Friday, June 5, 2015

It finally happened: a teacher has been busted for using a cell-phone jammer.

See here:



  1. Well, they do sorta have a point about the ability to call 911 (especially since wired phones are in short supply these days).

    It also might be time to stop the arms race, before we jam the students' cellphones, they jam the projector, we jam the wifi they're using because they can't get a cell signal, they find a way to unobtrusively loosen/damage the CAT-5 cable to the instructor computer, and so on. . . .

    Ultimately, there's got to be a bit of cooperation and common purpose, or the whole thing falls apart.

    But having found it considerably more difficult to teach a 40-student lit section with occasional lecture and considerable (more or less successful attempts at) whole-class discussion than my usual <25-person activity-based comp courses, I have considerable sympathy for those who are trying to maintain even a modicum of decorum and attention in an even larger classroom (or, in the case of this teacher, one with younger students who aren't even theoretically there voluntarily). It ain't easy.

    1. The other solution, I suppose, is the one taken by the guy who tried flunking his whole class. That, too, has its downsides.

      Can't we all just get along?

  2. Here's a clickable link to the article.

    Here's a link to another article about the incident, which was brought to our attention by Beaker Ben in this comment the other day.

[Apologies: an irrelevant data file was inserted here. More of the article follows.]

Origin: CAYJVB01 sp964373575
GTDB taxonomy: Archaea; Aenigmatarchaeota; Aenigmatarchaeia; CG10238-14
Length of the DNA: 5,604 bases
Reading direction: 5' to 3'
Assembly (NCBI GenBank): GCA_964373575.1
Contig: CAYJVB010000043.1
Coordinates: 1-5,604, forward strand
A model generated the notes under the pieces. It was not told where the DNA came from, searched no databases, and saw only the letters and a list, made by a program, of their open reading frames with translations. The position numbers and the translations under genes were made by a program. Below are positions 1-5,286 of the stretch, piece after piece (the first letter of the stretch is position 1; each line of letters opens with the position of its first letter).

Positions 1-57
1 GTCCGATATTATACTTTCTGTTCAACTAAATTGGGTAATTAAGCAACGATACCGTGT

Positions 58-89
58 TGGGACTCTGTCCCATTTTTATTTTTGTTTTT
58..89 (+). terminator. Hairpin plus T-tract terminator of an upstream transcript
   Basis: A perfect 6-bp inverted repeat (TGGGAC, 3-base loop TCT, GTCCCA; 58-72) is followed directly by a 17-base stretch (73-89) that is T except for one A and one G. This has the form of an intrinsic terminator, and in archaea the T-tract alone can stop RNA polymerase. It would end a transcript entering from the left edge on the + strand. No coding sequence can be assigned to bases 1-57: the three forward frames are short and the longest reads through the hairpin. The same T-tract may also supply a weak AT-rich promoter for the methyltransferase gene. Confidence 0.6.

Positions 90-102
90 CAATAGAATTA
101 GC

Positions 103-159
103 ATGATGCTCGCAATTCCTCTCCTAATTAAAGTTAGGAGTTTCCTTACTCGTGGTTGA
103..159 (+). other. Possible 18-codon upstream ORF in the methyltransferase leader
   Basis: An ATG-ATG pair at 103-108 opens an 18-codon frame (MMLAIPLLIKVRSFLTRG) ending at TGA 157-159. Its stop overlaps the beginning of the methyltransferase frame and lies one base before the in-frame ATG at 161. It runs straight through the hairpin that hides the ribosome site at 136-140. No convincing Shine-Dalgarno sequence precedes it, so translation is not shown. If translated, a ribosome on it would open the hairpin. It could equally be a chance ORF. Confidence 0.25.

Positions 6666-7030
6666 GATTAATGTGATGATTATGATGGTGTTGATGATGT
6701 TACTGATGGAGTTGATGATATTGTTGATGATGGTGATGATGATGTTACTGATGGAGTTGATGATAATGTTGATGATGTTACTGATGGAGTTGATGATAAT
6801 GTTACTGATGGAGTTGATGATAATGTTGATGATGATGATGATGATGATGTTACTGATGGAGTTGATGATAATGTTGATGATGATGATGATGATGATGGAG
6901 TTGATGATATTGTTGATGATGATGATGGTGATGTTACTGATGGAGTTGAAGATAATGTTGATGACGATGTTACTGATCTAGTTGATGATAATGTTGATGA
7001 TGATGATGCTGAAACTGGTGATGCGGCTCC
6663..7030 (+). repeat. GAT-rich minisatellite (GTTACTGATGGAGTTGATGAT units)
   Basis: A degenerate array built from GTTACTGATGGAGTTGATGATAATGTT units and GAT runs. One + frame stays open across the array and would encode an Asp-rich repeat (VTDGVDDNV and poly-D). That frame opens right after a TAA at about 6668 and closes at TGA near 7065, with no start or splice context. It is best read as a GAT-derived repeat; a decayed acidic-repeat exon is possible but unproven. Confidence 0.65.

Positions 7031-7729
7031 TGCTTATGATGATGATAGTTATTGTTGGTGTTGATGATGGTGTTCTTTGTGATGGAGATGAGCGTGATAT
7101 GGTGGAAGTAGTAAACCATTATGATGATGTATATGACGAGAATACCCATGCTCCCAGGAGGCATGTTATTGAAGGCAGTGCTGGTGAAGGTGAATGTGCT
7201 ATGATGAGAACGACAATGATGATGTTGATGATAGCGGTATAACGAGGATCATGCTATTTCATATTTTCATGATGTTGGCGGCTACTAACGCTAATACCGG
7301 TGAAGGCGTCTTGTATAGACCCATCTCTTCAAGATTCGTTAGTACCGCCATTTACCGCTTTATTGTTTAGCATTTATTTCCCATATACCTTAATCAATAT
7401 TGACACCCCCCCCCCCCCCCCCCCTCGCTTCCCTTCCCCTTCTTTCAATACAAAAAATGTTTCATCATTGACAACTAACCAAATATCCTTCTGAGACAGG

The latter article links to this article about a high school principal who was enforcing the school's cell-phone policy, to the dismay of the parent of a child whose phone was impounded for several days. The comment section is rife with amateur lawyers yammering on about theft, conversion, 4th amendment, etc. and honing their skills of proof by repeated assertion. However, courts have upheld the impoundment of cell phones as a disciplinary tool in cases where the policy was published and reasonable.

  3. "It also might be time to stop the arms race . . . there's got to be a bit of cooperation and common purpose, or the whole thing falls apart."

    Quite right. But I think that selling both sides on the idea that one side is the "customer" hastens the decay. Students typically have a far less nuanced understanding view of what it means to be a customer. They've seen their parents send food back to the restaraunt's kitchen, etc., and mostly equate being a customer with getting one's way. They are generally more concerned about defending their rights than exercising their responsibilities.

  4. What the teacher did was likely against the law because he deliberately interfered with a telecommunications service.


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